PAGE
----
What’s In Her Bag: The Multi-Day Rafter


You’re proud to have your big dry bag packed before breakfast. You saunter down to the boats, place it in the rig pile, and take your place in the food que ready to relax until launch. But wait, did you fold your sarong into your sheets while you stuffed them deep inside that big duffel? And, damn isn’t today a big hike day – where are those hiking shoes? And your tooth brush? You haven’t taken care of that business yet.

Enter the importance of an easily accessible day bag on your rafting trip. Most river guides and experienced rafters will tell you that having some key items in a small drybag at your fingertips (and not rigged below everyone else’s overnight gear) can optimize your day in many ways. The sunscreen, journal, good book, and sunglasses obviously make the easy-access cut, but think about throwing in these bonus items to kick your day up a notch and be prepared like a pro out on the raft.

Sarong: A full-length sarong can be so many things on the river. It warms a neck on chilly days, it protects from the sun when rays are blazing, or it can be looped through a water bottle and tied to the torso for a quick hands-free jaunt up a side canyon. On hot trips, dip that baby in the water and drape it over your body for an evaporative cooling effect, or stuff it in soaking wet into a plastic baggie and pull it out at the top of that dry hike for a refreshing shawl on the hike back down.

Watercolor Kit: Anyone can feel like an artist with watercolors. A small kit that contains brushes and a postcard-sized notepad of watercolor paper does the trick. I find that painting helps me take in that spectacular view a little deeper and even slow time down a bit. Kids will love this item too, and you’ll appreciate the easy clean-up.

Nail polish: Get your friends to really open-up to the care-free attitude of river trips by breaking out a colorful suite of nail polishes in a bit of flat water. A set of rainbow toes will remind you of your river trip for weeks after you arrive home, as well as instigate great storytelling with the coworkers.

Hiking shoes, long-sleeve hoodie layer and extra water carrying capacity: Sometimes we raft just to explore side canyons, deep grottos, and secret caves. Don’t cut your hike short because your feet hurt or you didn’t pack enough water. Have comfortable hiking shoes at the ready, like the Crush, if you can’t hike in your sandals. A long-sleeve hoodie—either Silkweight or Lightweight—keeps sun or cold air off arms, hands (using thumbholes) and neck. And I stay way more hydrated with a camelback strapped to my back than an extra heavy water bottle, but either will do.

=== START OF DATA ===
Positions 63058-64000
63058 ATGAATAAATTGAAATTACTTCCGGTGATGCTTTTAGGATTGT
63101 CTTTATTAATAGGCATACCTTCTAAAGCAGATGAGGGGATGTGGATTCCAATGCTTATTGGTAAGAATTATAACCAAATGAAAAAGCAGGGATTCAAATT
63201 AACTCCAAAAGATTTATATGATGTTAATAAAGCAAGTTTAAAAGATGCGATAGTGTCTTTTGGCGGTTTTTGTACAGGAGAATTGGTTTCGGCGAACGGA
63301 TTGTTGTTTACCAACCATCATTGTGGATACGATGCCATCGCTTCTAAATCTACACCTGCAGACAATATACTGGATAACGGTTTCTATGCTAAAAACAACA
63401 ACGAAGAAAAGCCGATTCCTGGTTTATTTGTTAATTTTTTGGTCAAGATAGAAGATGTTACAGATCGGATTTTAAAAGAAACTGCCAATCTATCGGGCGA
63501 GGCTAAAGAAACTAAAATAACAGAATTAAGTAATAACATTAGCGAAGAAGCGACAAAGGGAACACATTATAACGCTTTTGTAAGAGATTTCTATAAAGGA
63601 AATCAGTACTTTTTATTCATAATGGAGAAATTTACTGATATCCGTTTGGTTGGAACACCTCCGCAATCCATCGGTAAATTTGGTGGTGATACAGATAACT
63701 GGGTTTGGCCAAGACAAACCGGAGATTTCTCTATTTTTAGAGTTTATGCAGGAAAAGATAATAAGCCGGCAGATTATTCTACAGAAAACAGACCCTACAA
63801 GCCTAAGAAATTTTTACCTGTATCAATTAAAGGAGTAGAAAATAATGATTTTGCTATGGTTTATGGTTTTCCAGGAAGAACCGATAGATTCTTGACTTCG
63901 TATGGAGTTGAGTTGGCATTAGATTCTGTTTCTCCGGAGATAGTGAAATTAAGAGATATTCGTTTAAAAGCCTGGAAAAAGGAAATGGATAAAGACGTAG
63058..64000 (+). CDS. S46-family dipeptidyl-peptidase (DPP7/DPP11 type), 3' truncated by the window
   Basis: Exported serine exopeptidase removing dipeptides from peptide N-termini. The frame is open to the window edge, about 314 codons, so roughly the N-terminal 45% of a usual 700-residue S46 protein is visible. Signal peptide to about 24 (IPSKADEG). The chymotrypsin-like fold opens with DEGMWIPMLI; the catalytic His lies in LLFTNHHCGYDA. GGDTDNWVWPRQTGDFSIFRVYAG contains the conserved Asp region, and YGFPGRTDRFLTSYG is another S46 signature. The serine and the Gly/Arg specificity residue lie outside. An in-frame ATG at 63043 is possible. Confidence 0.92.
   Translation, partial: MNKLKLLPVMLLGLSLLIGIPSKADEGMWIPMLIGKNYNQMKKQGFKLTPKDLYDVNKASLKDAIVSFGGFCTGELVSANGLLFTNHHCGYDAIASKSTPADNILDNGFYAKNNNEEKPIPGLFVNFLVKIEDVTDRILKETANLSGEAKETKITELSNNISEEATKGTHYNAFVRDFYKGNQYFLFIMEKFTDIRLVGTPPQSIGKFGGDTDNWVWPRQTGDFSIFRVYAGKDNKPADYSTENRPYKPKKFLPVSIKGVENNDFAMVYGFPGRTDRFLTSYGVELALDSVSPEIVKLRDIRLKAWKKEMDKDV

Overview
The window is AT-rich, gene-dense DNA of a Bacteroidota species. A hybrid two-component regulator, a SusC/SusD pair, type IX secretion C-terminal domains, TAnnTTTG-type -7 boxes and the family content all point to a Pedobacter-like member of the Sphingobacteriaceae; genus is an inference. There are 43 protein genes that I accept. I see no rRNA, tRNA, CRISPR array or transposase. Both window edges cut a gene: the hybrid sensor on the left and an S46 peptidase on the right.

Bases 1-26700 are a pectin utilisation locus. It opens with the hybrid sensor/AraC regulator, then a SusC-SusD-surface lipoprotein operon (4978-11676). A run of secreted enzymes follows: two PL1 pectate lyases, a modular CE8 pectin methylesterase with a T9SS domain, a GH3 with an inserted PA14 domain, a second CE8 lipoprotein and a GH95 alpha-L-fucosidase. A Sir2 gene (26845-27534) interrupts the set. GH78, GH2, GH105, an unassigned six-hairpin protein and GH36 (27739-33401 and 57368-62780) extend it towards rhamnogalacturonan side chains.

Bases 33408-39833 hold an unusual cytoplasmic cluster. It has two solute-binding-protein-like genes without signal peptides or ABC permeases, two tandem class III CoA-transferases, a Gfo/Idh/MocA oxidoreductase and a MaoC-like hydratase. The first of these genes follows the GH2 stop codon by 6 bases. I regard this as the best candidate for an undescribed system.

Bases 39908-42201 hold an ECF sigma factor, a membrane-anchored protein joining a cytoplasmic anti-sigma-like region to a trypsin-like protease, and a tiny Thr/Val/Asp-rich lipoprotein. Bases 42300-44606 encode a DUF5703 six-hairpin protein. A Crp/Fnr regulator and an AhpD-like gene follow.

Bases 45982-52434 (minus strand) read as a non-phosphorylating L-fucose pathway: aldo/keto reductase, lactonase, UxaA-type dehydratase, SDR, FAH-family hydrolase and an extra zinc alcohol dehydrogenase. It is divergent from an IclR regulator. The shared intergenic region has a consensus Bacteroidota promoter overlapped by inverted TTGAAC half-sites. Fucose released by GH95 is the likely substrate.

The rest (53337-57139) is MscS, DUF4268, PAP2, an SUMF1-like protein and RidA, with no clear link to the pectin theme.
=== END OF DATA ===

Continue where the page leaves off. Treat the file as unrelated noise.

Extra Hat: The wind may blow on the river (ideally in the downstream direction). But really, a hat can whisk away no matter the direction. Since you’ll be outside all day, maybe even for multiple days, carry an extra hat with a brim. Cold and overcast you say? An extra beanie in the bag can coat your noggin in a warm coziness in a pinch.

Extra chums: You’ll never regret a dip in the river unless you lose your sweet 80’s neon-rimmed sunglasses. The ones your grandma used to wear. Carry extra chums to prevent this micro-disaster and jump into that river with abandon.

Tooth Care: Somehow, brushing my teeth never fits into my morning at camp. I prefer an after-coffee brush, so I need that toothbrush and paste right when we’re packing up the kitchen and loading the boats. Bad timing. However, those few moments of having a fully rigged raft or floating through the day’s first calm pool increase the invigoration factor of that minty fresh feel of a good tooth brushing.

River Flair: While you’re out there pushing your boundaries with new outdoor experiences, why not also push your boundaries with a livelier wardrobe? Bright yellow running shorts go well over your H2Core leggings. An oversized foam cowboy hat likely fits over your Tule hat. And a cape can be worn with anything, just saying. Throw a piece of river flair into that day bag for an extra happiness boost.

Extra space: Each day on a multi-day trip can be different. Leave space in your day bag for new items. A splash top helps on overcast or colder days, or a tutu can be thrown in to add pizazz to your paddling. Digging through a stuffed day bag can also be maddening.